Sometimes—not that often, but sometimes—I’ll encounter a car I haven’t seen for years and suddenly see it in a new light, or, maybe more accurately, the light it was originally intended to be seen in, minus all the buildup of my own prejudices and ideas. This happened to me just the other day, when I saw a mid-to-late 1990s Buick Riviera, and was struck by just how weird that car was. Good weird, though.

I’m not sure the river-stone/jellybean smooth rounded look of most mid-to-late ‘90s cars has aged all that well, but in every generation of auto design, there’s a few standouts that manage to capture what the original appeal of the aesthetic was. And I think this Riviera—the eighth generation, 1995 to 1999 one— might be one of those cars.

When I saw it the other day, I was driving, and approached it from the rear, arguably the most interesting angle of this car. The rear of it is odd, in a way most American cars aren’t. The shape of the car tapers pretty dramatically at the rear, forming a subtle teardrop shape if you were to see one from above, and that narrow rear is capped with a full-width elongated oval taillamp unit that echoes the elongated oval fish-mouth grille up front.

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From a quick glance at the rear, you can almost imagine it as a modernized Citroën DS. That seems strange, but maybe not as strange as you’d think; the design chief in charge of this eighth-and-last generation Riviera mentioned that at least one exotic non-Buick, the Jaguar E-Type, was an influence, along with the legendary ‘66 Riviera. You can definitely see the E-Type influence in the front grille.

The car has real presence, in a way that just doesn’t really exist in cars today, because this whole class of car has all but vanished. This was a very American class of car, the Personal Luxury car, and I suppose you could think of it as an American interpretation of the legendary Grand Touring class of car: a big, fast, comfortable coupe that could seat four but had only two doors. A sort of sports car for people who maybe just got older and outgrew true sports cars, people who still wanted to go fast, but just didn’t feel the need to work as hard for it, and maybe had less to prove.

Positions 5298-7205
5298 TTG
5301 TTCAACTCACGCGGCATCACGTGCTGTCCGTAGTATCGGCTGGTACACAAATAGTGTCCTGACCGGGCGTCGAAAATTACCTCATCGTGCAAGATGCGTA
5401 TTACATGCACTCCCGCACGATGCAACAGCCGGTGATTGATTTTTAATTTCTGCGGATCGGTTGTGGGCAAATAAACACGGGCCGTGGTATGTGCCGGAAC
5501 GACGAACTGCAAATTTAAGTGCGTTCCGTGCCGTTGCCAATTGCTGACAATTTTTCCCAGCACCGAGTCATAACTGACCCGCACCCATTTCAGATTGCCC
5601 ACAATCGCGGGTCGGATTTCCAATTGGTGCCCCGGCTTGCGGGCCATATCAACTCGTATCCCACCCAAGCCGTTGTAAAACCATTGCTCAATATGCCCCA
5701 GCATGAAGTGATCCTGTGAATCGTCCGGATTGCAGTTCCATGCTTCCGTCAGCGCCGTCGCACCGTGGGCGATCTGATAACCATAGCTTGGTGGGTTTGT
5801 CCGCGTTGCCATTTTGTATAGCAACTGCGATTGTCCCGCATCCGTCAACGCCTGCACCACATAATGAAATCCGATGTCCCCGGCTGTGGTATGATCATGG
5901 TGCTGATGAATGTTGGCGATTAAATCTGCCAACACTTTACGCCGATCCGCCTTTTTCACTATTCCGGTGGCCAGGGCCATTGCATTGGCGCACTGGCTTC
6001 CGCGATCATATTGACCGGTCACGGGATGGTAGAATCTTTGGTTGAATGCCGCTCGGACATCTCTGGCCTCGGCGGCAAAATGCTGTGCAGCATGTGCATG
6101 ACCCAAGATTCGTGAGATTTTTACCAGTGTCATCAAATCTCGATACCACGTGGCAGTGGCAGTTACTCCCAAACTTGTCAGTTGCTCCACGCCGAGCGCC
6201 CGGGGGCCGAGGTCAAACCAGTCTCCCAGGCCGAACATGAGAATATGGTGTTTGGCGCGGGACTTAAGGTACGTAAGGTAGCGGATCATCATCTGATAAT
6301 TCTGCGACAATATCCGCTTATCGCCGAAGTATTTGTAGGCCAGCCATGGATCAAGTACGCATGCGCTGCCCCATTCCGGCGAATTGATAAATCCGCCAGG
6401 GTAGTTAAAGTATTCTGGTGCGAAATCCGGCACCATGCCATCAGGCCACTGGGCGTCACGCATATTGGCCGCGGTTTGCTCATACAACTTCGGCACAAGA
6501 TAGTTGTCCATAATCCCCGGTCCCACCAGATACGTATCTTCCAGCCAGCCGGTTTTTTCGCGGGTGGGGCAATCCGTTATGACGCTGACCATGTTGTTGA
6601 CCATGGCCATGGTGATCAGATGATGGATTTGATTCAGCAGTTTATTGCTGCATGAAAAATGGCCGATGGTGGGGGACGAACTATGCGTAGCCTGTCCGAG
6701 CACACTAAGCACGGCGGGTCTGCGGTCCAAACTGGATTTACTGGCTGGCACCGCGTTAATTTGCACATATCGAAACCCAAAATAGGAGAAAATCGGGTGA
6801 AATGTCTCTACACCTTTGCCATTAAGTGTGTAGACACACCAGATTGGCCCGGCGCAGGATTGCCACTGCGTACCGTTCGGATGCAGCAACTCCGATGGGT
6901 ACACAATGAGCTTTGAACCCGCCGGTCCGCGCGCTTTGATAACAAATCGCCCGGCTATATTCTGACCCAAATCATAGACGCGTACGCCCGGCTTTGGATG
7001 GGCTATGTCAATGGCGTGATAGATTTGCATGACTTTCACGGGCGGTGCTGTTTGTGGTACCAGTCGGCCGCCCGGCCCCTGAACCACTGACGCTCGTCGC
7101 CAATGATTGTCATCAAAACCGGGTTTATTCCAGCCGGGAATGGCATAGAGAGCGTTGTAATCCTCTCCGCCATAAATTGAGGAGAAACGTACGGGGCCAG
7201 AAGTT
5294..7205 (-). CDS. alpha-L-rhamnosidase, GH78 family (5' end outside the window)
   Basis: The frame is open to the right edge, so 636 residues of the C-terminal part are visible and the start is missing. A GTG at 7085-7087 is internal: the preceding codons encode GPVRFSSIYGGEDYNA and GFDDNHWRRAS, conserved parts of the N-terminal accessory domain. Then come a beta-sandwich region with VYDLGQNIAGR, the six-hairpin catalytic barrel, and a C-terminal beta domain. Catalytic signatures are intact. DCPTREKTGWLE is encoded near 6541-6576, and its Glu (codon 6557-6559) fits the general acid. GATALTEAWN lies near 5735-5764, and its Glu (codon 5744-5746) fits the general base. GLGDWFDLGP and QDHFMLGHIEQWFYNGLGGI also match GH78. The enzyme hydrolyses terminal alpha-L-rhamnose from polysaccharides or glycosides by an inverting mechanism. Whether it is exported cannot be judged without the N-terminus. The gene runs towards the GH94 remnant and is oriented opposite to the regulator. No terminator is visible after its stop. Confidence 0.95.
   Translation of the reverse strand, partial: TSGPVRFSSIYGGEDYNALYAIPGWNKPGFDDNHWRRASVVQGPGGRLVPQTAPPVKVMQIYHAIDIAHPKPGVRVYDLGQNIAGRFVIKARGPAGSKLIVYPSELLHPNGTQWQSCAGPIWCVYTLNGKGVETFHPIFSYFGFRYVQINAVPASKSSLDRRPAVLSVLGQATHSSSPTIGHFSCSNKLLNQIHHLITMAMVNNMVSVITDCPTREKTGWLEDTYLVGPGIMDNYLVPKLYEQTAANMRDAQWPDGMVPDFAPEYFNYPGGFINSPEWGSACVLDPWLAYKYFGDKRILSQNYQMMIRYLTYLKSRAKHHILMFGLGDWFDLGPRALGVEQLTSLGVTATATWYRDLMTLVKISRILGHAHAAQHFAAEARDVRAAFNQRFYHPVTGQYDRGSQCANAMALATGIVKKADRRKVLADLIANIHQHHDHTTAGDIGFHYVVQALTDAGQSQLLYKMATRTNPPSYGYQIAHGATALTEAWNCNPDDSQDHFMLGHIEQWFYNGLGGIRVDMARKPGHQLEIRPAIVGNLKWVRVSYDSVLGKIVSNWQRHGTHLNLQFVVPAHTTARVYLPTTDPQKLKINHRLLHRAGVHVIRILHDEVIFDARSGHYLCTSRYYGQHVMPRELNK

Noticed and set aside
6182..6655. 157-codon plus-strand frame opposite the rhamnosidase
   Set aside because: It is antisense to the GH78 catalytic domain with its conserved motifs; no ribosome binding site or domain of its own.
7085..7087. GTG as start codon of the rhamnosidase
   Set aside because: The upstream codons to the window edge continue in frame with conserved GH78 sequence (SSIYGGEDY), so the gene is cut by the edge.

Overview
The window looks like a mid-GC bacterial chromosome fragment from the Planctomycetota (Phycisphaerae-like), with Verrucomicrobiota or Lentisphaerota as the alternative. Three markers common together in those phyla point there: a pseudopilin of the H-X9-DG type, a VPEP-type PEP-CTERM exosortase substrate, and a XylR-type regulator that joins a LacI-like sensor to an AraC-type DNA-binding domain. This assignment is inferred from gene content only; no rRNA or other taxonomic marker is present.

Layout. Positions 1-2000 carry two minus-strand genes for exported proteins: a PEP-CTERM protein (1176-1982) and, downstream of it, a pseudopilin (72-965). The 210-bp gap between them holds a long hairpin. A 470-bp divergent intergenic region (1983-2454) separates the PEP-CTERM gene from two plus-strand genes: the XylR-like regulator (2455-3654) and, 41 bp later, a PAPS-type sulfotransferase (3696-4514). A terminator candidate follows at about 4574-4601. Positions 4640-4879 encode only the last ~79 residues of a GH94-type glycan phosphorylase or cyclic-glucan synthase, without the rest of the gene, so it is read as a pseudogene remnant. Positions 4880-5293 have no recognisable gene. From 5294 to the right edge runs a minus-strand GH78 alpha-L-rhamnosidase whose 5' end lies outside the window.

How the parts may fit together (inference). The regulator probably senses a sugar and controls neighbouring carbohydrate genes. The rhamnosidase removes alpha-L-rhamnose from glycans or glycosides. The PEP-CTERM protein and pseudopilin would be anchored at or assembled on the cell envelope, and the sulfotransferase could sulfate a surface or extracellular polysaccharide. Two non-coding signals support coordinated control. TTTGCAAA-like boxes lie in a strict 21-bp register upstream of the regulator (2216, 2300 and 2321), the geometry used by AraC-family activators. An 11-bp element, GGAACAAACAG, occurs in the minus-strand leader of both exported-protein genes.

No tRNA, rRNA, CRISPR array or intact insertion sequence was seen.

Part of the Riviera’s presence is its size; it’s a coupé, sure, but it’s also , bigger than an Eldorado, and about as big as a four-door Lincoln Continental. This thing was 3800 pounds of smoothly sculpted class, moved along by Buick’s most powerful V6 since the Grand National.

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The first couple years you could get the 3.8-liter V6 Supercharged as an option, good for 225 horsepower, about 20 more than without the forced induction. Later, the supercharger became standard, and the Riviera made 240 hp and 280 lb-ft of torque—those were no-joke numbers back in the ‘90s, and good enough to get it from inert to 60 MPH in about seven seconds.

Somehow, this thing also managed a respectable 18 city/27 highway MPG! That’s pretty damn good. They’re all decent numbers that paint a picture of a pretty capable car. Sure, it’s not a true sports car, with front wheel drive and a soft suspension, but it’s not supposed to be. It knows what it is.

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I’m still a little surprised I’m feeling this strongly about a mid-’90s GM product, which I mostly only encounter while picking cars for Meh Car Monday. But I mean what I’m saying here: That sort of worn-looking mid-’90s Riviera that’s very likely only got about, what, five more years of working life, caught my attention and impressed me.

It impressed me with its presence and stance, its character, and it’s so very far removed from my usual tastes. It also made me a bit nostalgic for the entire category of personal luxury cars, a category stomped flat by the needlessly huge tires of massive, over-leather’d SUVs today.

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So, I’m going to suggest to all of you out there to keep your eyes open for the few surviving last Rivieras out there, plying the highways, leaving wakes of classy classness behind them.